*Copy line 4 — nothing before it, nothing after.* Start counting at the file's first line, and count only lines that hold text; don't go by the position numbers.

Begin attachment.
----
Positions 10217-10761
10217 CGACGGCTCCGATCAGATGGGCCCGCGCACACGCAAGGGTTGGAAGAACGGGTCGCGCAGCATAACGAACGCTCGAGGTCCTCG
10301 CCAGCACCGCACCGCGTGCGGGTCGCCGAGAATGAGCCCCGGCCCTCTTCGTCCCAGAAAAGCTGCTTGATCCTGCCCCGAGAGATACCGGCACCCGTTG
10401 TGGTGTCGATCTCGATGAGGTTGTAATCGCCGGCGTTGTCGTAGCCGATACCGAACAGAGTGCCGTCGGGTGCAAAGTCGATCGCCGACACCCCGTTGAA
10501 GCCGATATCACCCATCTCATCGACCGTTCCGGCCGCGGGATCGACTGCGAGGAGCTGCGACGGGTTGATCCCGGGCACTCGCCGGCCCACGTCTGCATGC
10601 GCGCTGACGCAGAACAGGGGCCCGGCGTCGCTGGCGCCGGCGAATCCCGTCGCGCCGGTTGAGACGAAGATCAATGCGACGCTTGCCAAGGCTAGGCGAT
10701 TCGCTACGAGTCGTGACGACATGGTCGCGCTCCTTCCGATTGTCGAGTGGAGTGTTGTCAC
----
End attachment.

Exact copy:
10401 TGGTGTCGATCTCGATGAGGTTGTAATCGCCGGCGTTGTCGTAGCCGATACCGAACAGAGTGCCGTCGGGTGCAAAGTCGATCGCCGACACCCCGTTGAA